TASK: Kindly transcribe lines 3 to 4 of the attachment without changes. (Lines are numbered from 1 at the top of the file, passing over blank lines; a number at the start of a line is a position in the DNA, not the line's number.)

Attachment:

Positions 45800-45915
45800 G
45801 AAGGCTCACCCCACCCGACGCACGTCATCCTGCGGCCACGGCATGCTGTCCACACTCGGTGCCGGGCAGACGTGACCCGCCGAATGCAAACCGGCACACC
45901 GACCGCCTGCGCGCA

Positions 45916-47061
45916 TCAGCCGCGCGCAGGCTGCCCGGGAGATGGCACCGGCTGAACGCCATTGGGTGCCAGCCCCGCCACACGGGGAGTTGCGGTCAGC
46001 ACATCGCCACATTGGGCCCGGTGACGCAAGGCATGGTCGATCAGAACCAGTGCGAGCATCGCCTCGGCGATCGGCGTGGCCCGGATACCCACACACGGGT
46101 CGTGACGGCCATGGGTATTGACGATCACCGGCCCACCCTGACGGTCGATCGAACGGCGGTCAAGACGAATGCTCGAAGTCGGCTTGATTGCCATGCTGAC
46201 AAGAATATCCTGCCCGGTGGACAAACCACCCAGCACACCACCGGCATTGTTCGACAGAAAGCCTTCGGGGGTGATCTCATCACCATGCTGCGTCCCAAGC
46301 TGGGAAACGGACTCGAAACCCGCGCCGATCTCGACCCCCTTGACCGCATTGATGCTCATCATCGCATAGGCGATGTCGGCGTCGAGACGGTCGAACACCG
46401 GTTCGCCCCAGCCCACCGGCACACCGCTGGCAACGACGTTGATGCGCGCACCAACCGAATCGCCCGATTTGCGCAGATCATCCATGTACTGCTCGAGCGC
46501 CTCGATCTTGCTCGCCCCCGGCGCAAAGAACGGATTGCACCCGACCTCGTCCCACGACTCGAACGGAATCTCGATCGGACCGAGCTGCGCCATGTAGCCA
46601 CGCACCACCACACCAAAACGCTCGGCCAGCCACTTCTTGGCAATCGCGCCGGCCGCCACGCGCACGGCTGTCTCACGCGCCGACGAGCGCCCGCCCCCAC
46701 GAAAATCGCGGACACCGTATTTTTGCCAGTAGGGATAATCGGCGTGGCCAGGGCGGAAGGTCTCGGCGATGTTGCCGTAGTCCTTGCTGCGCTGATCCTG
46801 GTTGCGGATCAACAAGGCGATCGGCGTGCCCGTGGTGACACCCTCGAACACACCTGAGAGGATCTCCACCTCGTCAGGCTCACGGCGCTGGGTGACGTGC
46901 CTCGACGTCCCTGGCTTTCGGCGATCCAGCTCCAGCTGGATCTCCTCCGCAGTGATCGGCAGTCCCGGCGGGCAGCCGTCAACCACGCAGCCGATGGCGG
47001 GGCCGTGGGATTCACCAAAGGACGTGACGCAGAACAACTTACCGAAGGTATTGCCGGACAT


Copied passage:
45801 AAGGCTCACCCCACCCGACGCACGTCATCCTGCGGCCACGGCATGCTGTCCACACTCGGTGCCGGGCAGACGTGACCCGCCGAATGCAAACCGGCACACC
45901 GACCGCCTGCGCGCA